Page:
Undertake a competitor analysis when you want to be sure you are positioning yourself in the industry correctly. As a start-up you may want to see what your competitors are doing, but established organisations keep a regular eye their competitors as part of their overall marketing strategy.
The point of running a competitor analysis is not to copy what the others are doing, but to gauge an opinion of what you like to see, what you think is user friendly for your audience and what you want to avoid doing in your strategy.
So, why do a competitor analysis? The simple answer is to be aware of what’s going on in your circle of influence and understand how your company is positioned in the market.
When should you compare your company to others?
There are three main times when it is useful to run a competitor analysis:
Marketing strategy revamp – factor competitor analysis into your marketing budget when looking at new avenues and reporting on results for existing strategies
Website creation / update – time spent researching other websites and noting the aspects you want to emulate
Social media creation / update – what are others doing that you like or don’t like? Are their posts successful? Can you dedicate the same time/budget to compete?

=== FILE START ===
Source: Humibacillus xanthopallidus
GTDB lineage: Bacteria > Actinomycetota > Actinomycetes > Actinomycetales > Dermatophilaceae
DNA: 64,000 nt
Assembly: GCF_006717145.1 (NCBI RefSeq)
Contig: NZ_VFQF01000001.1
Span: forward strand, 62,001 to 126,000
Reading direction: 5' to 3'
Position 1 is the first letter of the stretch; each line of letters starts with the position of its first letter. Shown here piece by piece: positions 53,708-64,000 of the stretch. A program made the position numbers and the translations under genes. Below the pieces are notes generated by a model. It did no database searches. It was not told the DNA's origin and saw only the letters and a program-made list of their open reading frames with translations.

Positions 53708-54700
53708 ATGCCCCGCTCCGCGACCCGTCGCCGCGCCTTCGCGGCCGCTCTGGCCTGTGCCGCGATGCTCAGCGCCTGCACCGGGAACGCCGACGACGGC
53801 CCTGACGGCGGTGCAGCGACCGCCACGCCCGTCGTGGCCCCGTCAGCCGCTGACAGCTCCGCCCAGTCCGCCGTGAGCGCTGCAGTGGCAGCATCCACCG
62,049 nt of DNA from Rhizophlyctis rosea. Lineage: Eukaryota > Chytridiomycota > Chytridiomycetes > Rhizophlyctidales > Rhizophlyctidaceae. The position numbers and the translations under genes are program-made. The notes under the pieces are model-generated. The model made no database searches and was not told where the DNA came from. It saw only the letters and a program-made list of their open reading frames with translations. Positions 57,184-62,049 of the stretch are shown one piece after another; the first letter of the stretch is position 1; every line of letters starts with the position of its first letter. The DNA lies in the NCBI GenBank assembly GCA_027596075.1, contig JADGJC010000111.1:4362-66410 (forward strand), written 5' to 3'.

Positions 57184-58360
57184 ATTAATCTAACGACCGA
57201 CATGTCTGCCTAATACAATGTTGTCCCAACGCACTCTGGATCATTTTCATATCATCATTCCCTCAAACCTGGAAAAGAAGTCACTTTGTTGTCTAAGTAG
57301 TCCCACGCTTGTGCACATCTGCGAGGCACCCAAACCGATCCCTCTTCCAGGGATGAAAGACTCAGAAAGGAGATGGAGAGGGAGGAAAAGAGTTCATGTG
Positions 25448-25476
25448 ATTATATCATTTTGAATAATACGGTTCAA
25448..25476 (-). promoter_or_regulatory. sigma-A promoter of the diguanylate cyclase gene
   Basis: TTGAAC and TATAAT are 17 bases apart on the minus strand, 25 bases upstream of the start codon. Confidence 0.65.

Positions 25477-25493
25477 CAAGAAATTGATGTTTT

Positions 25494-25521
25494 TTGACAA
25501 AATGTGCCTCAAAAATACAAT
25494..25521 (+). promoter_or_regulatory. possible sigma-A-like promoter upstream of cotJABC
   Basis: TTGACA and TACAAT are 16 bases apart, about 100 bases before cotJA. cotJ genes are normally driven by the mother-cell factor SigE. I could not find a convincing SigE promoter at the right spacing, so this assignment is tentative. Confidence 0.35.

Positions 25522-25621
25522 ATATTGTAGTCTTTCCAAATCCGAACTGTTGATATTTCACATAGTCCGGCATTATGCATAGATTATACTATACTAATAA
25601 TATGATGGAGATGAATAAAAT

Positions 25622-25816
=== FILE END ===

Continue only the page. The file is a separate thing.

What could you be looking for?
We’re looking at websites in this article, and we’ll take a look at social media competitor analysis later…
If you decide you want a full marketing competitor analysis, you may want to book a marketing consultation day with us so we can get to the crux of the issue in your existing marketing strategy.
Website competitor analysis
Things to look for – this list is not exhaustive, and you may have identified specific parts of websites to take note of in your marketing consultation, for example, galleries or recruitment pages.
Header banners: are they static, scrolling or video?
Images: number and layout of images, local, national or global. Large or small
Copy: Word count, keywords, call to action, contact details
Social media: Is it present? Are there buttons or live feeds, are there other feeds such as industry stats or news?
Logos: Any awards, membership logos or client mentions
Tone of voice: Purely professional or a little personal information?
Links: Does the copy contain links to other pages within the website? Are there links to affiliates, membership bodies?
Specialisms: Does the website include specific landing pages for their specialism, or does it come under ‘services’
As you can tell, there is a lot to consider when you’re looking at website competitor analysis. Once you have set up a process it becomes easier with time, and if you have a clear objective before you begin you will not get lost in information.
We recommend using PowerPoint to collate the information, and the Microsoft snipping tool for taking screen shots of what you see. Be very careful with whom you share the information though, it cannot go public without serious risk of prosecution and total loss of professional reputation!
Have you conducted your own website competitor analyses? Did you look for something that isn’t on the list above? We’d love to hear your thoughts and any tips you might have to make it go with ease.
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